George Grill: The Lakewood Schools from 1911 to 1936
Lakewood Is Progressive in Education: Assistant Superintendent of Schools
Relates Interesting Development of System Herein Over Twenty-five Year Span
By George W. Grill
Back in 1911, when the Suburban News issued No.1 of Volume I, our suburb had a total population of approximately 16,000 and the school population numbered approximately 3,000. There were 77 teachers in the system and on January 16 of that year, Mr. Charles P. Lynch began his long and notable career as our Superintendent of Schools. The High School was housed in the building on Warren Road, now known as Wilson School, and the 300 high school students with their teachers left sufficient room in the building to house the administrative staff as well. The manual training work of the High School, which had been introduced but a few years previously, was housed in the little annex on the Victoria Avenue side of the present school administration building. There were no junior high schools in Lakewood until ten years later.
Garfield School on Detroit Avenue, opposite Grace Avenue, in 1911 was half the size of the present building. Construction on the east half of the building was begun during that year. In 1916 the Baptist Church property was purchased and added to this site, the church building now forming the gymnasium and assembly hall for this school.
McKinley School on West Clifton Boulevard, consisted of ten rooms in 1911. Some idea of the mounting cost of building construction may be gleaned from the fact that the eight-room addition to this building constructed in 1915 cost slightly more than $78,000.00 while a four-room addition added in 1921 cost slightly over $76,000.00.
Grant School on the west side of Warren Rd. was our largest elementary building. It stood on a one-half acre site purchased in 1871 for $300.00. The original four-room building was constructed in 1899 and a nine-room annex was added in 1906. The building was increased to its present size by a two-room annex in 1912.
Harrison School on Dowd Street consisted of eight rooms back in 1911, to which an eight-room addition was added in 1916 and another eight-room addition in 1921. The 1921 addition also contains rooms for Americanization classes and a combination auditorium and gymnasium.
Franklin School on Franklin and Lewis Drive contained four rooms. A four-room addition in 1915 and another four-room addition in 1921 were needed to keep up with the rapidly growing population in that area.
Lincoln School with its 27 rooms at the corner of Clifton, Lakeland, and Summit did not exist when the Suburban News first saw the light of day. The original 11 rooms were built in 1913 and eight-room annexes were added in 1916 and 1920.
Madison School with its 19 rooms did not exist in 1911. The original 11 rooms were built in 1912 and four-room annexes were built in 1915 and 1916.
Roosevelt School's original eight rooms were occupied for the first time in 1922 and within six years, two eight-room annexes had to be added to keep up with the rapidly growing school population. If one has any lingering doubts as to the influence of a school in a neighborhood on property values, these doubts can be easily dispelled by a short automobile trip on Fisher Road from Warren Road to Highland Avenue. The center of this road is the boundary line between Lakewood and Cleveland. Both sides of this street were equally barren prior to the building of Roosevelt School. All of the territory north of Fisher Road is 100% occupied, most of the families moving there since the school was built. The Cleveland side of Fisher Road, still lacking school facilities, still remains, for the most part, weed grown fields.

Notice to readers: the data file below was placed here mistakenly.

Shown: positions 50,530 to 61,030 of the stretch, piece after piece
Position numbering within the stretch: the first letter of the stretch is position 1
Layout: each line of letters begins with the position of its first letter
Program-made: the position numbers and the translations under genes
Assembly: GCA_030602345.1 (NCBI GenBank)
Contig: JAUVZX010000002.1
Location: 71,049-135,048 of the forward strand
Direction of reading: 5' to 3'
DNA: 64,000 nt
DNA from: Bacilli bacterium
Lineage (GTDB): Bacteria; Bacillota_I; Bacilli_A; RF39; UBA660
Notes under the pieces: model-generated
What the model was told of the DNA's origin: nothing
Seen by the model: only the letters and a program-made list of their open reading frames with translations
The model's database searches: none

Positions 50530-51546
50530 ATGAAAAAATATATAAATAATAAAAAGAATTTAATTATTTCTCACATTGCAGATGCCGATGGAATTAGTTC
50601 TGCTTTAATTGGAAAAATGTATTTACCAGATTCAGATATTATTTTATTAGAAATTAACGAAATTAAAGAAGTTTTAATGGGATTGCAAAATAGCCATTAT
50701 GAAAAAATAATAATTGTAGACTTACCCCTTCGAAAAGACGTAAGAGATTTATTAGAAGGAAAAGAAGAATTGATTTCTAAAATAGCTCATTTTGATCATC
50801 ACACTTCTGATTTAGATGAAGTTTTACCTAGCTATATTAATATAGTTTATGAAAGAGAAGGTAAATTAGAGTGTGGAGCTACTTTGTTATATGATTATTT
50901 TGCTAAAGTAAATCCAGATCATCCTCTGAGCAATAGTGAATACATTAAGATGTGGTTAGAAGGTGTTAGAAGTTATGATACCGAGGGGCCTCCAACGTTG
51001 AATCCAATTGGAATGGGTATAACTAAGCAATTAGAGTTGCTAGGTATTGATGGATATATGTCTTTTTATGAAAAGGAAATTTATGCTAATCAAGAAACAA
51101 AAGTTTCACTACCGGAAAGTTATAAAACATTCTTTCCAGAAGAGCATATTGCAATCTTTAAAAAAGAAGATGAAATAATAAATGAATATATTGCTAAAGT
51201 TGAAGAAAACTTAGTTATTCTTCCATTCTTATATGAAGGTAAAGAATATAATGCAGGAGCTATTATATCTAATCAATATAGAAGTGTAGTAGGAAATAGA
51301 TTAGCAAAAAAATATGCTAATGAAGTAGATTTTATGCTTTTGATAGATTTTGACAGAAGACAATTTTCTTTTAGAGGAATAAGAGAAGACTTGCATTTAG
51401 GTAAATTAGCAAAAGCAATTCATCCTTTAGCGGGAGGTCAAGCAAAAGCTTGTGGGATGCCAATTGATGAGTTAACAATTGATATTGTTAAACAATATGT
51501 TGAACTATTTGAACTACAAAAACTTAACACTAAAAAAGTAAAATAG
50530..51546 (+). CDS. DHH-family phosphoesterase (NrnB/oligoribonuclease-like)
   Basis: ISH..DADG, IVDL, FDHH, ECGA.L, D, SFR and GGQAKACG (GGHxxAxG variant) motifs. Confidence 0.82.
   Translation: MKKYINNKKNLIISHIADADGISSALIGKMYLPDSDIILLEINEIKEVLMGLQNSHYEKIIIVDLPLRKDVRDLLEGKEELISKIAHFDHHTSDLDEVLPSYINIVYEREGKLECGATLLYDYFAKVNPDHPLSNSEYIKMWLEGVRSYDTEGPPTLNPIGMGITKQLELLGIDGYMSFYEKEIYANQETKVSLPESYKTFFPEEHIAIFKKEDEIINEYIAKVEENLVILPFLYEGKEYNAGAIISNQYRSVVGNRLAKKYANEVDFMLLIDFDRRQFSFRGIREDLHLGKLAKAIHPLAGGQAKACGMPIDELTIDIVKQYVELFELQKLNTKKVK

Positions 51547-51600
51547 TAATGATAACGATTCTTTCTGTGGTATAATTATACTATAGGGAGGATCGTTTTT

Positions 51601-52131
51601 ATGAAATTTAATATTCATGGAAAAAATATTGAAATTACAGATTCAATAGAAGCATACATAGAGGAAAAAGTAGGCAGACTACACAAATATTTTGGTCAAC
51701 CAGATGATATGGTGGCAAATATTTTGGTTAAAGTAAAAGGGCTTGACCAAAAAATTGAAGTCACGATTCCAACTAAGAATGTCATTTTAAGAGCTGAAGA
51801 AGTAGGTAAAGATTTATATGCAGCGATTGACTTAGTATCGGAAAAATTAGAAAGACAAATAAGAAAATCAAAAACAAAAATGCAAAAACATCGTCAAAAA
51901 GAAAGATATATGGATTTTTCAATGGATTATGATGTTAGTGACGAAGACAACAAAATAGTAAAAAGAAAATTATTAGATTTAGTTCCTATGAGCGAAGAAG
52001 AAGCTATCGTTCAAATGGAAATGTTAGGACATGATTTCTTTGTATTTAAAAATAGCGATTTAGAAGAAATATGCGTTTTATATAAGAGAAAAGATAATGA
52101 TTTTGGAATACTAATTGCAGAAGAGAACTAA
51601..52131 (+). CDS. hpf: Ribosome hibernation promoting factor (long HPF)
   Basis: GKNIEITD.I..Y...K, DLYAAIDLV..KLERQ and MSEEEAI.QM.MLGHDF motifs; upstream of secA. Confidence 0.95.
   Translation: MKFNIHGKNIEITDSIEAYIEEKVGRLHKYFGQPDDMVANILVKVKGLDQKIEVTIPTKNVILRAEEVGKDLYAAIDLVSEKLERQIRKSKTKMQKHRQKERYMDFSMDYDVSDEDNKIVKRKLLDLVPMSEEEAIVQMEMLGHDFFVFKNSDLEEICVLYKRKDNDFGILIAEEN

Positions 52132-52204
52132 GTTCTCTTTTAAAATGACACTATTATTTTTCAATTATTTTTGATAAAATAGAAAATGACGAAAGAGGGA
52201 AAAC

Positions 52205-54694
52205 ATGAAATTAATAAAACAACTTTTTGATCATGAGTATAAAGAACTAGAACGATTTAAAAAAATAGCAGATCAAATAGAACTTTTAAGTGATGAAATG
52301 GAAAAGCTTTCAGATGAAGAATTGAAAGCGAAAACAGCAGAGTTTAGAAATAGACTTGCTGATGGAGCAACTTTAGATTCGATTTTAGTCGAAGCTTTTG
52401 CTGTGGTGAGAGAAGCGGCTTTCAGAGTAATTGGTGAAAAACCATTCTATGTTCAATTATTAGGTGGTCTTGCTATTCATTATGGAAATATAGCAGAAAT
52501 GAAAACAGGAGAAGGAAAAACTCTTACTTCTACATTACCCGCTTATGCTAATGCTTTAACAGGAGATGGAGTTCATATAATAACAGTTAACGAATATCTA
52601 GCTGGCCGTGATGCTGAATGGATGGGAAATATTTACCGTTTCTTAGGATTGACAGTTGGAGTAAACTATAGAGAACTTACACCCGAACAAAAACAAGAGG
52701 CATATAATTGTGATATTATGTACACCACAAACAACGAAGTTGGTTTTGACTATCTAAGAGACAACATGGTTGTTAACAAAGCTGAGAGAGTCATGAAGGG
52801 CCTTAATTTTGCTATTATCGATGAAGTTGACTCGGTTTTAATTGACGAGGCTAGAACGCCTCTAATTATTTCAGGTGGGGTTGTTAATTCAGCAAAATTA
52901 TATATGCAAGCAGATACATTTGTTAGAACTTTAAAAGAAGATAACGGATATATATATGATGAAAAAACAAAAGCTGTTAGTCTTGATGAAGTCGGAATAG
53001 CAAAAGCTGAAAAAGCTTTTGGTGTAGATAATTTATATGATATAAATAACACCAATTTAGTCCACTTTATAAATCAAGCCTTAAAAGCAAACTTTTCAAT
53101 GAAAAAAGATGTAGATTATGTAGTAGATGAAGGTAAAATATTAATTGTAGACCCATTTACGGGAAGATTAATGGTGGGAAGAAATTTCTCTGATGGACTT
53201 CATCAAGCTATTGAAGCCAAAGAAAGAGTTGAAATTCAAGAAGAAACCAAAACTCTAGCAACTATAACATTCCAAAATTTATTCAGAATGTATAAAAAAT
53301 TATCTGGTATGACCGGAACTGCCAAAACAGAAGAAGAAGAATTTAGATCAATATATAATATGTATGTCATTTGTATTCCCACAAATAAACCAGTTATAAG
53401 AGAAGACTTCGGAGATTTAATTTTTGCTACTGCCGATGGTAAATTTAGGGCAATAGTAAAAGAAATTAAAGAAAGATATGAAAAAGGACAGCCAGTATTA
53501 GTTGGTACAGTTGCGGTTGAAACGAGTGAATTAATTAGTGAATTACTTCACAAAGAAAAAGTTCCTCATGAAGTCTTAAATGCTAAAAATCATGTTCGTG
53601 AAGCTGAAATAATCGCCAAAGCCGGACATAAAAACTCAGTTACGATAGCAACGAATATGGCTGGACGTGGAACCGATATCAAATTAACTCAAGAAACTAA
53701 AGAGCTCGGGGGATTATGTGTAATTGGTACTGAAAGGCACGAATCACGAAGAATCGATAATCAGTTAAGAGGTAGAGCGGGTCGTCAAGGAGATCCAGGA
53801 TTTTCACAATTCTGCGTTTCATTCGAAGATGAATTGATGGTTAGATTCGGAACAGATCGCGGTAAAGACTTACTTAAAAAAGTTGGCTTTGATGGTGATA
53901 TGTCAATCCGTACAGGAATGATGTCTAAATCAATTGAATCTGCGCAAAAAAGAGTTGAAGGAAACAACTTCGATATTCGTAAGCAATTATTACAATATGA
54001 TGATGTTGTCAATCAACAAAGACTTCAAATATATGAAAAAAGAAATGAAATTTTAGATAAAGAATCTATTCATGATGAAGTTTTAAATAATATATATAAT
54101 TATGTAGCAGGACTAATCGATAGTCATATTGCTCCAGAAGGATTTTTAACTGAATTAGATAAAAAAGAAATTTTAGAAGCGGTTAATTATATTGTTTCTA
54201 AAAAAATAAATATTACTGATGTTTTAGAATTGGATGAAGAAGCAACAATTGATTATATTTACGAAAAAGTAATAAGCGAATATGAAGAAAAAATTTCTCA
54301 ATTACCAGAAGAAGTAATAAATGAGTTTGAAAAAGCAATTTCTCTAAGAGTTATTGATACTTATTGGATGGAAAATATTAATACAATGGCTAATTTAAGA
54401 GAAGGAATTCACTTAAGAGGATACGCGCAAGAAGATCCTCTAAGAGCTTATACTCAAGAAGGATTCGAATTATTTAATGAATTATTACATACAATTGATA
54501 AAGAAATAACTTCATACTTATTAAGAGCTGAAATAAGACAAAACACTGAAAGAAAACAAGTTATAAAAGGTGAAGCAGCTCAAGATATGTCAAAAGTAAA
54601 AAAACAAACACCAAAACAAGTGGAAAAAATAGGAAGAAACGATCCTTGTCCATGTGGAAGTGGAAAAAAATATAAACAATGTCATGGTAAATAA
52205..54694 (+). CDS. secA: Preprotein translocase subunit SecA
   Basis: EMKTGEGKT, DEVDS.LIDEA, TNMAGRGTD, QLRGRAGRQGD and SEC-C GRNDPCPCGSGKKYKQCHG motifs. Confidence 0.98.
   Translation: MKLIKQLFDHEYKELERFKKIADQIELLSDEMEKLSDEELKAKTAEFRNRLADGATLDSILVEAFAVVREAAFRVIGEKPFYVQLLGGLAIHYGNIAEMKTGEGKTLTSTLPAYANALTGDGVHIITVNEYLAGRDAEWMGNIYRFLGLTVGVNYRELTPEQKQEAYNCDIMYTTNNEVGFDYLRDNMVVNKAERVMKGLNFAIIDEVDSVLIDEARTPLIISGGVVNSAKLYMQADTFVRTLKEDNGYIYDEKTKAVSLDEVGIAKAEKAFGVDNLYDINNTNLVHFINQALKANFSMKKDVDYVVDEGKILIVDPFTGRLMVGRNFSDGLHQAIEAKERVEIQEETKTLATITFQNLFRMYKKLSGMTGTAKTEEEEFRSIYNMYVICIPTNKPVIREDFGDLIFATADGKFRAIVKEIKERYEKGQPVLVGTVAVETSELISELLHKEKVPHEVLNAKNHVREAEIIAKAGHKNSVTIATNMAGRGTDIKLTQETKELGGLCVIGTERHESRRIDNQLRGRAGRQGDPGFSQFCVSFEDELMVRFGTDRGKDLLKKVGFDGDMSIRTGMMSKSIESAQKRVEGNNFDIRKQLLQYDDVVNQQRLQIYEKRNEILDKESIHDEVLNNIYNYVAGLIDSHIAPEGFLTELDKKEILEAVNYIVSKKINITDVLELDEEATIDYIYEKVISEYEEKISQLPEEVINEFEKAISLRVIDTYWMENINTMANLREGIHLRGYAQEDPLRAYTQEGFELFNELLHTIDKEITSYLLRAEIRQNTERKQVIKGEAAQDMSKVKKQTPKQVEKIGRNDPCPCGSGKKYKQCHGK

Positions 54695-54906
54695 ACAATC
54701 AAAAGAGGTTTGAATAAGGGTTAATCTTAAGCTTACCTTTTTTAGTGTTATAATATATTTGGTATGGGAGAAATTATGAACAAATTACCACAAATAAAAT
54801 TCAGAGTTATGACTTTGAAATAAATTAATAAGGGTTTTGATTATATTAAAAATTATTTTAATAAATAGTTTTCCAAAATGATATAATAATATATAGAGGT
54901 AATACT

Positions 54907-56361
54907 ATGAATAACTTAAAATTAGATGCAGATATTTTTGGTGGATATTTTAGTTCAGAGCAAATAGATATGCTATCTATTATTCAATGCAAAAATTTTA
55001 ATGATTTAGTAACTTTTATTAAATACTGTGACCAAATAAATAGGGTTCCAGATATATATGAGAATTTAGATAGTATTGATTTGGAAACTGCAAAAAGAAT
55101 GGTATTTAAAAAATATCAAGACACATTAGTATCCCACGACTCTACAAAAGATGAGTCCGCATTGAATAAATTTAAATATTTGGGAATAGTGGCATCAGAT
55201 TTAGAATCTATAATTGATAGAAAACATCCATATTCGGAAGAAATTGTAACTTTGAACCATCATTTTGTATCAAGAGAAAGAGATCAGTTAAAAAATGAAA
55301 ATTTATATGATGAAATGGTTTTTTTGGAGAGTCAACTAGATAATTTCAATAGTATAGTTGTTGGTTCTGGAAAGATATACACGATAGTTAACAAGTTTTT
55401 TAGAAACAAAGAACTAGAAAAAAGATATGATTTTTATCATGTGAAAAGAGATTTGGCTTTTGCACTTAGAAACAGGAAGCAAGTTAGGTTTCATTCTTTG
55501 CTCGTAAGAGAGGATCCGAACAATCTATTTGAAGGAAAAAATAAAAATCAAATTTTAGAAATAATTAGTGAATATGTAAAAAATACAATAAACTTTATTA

Hayes School in southwest Lakewood repeated for its territory the history of Roosevelt School. The original twelve rooms were built in 1924, and within five years, two annexes were needed to house the children who with their parents moved into the houses that quickly arose in that district.
In 1926, the last of the elementary schools of Lakewood was completed; Taft, on Whippoorwill Drive between Lake Avenue and Clifton Boulevard. This school was completely filled on the day it was opened and has remained so up to the present time.
The history of junior high schools in Lakewood falls wholly within the lifetime of the Suburban News. The general population of Lakewood grew with such rapidity that within a twelve-year period, the high school enrollment compelled the abandonment of the old high school building on Warren Road and the construction of the present group of buildings known as Lakewood High School at Bunts Road and Franklin Avenue. The old building on Warren Road had housed the 9th, 10th, 11th, and 12th grades. The new group of buildings was designed to take care of the six upper grades. The new plant was occupied in 1918. Within a three-year period it became so crowded with six grades that relief was necessary and Emerson Junior High School was built to accommodate the 7th, 8th and 9th grades. There was no breathing spell for the Board of Education between the completion and occupancy of Emerson School and the beginning of construction of Horace Mann Junior High School. The Emerson plans and specifications were used for the second building in order to save time and expense. As soon as this building was completed, more 7th, 8th, and 9th grade pupils were released from the Senior High School, but still the number was more than the plant could comfortably accommodate.
In the meantime, the Board of Education had purchased the Mullally property on Hilliard Road, at the corner of what is now Woodward Avenue, for a third junior high school. Plans and specifications were drawn and the contract let for this building and construction was in progress when President Harding died out in San Francisco. His name was given to the building and the Lakewood Kiwanis Club gave a magnificent picture of President Harding to the school on its dedication day. The opening of this school finally released the Lakewood High School plant for complete use as a senior high school, thus relieving the over-crow4ed condition that obtained as long as there were junior high school students in the building.
During the years since 1930, the school population of Lakewood, like the total population, has remained substantially even in numbers.' An interesting change, however, has been going on within the school system. The elementary schools have fewer pupils now than five years ago, but this loss has been off set by a corresponding increase in the number of senior high school pupils, so that again the senior high building is accommodating approximately 2,700 students, though it was originally planned to accommodate only 2,000.